For Native Americans, revitalizing Indigenous food systems is a health priority. Through her work with I-Collective, Shoote has spoken on the detrimental effects that colonization has had on food systems that are so important for the overall well-being of Indigenous People.
It's not just a physical effect, but spiritual, Shoote says, "that connects like a puzzle within them," adding that the foods she's revitalizing "speaks an ancestral language within the very core of us."
She recalls growing up, watching salmon being over-extracted from her communities. Salmon have their own ancestral language and spirit, and Shoote worries how the fishing industry doesn't respect the relation salmon have with their environment, adding the over-extraction hurts a vital part of West Coast tribes' traditional ways of life.
"Tlingit people have traditional ways to maintain their (salmon) population, but we make sure they're well cared for," she says. In Shoote's culture they hold special ceremonies to honor the salmon and their connection to all relations, as they rely on the salmon too.
That's why Shoote continues to push for the next seven generations, and speaks out on the environmental and social injustices tribal communities face.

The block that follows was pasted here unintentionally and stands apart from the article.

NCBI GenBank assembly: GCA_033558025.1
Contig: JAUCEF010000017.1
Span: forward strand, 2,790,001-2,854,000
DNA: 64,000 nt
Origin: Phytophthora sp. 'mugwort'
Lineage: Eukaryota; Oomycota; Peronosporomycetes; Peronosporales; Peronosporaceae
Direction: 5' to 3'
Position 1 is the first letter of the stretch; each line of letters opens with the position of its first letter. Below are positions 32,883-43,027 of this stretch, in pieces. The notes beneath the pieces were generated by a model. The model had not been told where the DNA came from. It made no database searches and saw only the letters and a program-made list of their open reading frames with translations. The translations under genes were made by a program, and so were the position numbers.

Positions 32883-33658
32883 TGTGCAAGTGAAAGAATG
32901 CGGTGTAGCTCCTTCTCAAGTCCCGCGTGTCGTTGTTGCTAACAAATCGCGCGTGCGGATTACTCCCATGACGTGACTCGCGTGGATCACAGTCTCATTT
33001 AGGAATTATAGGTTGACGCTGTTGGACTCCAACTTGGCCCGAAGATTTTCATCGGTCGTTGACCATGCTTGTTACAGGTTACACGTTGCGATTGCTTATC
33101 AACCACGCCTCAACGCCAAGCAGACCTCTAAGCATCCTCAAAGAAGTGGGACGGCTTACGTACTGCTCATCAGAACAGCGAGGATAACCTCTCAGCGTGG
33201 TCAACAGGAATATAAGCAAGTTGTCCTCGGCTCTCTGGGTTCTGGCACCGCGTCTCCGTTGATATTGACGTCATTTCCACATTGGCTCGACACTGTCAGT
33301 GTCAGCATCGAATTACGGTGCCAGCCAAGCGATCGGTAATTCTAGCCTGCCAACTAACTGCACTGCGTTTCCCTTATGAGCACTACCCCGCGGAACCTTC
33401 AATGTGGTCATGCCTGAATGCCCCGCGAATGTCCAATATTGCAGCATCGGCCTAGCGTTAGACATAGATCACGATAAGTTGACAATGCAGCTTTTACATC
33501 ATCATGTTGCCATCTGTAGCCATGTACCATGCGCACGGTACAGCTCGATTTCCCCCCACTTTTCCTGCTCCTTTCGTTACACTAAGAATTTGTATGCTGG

What does Indigenous futurism look like for Shoote?
It all goes back to fostering relationships through ancestral ways. "For me it looks like using ancestral knowledge and practices to envision and create a future where Indigenous Peoples and their land are reunited," she says.
She's doing this by growing the seeds, and facilitating relationships between them and her community. Her bigger plans include growing Leilú Gardens, which means she'll be expanding a land base to steward and create a food pantry stocked with Indigenous foods for the Waawiiyatanoong community.
"It all comes back to a full circle, the ancestors," she says.
This article was produced by the Race and Justice Media Lab at the Damon J. Keith Center for Civil Rights, in partnership with Michigamiing Journalism Project.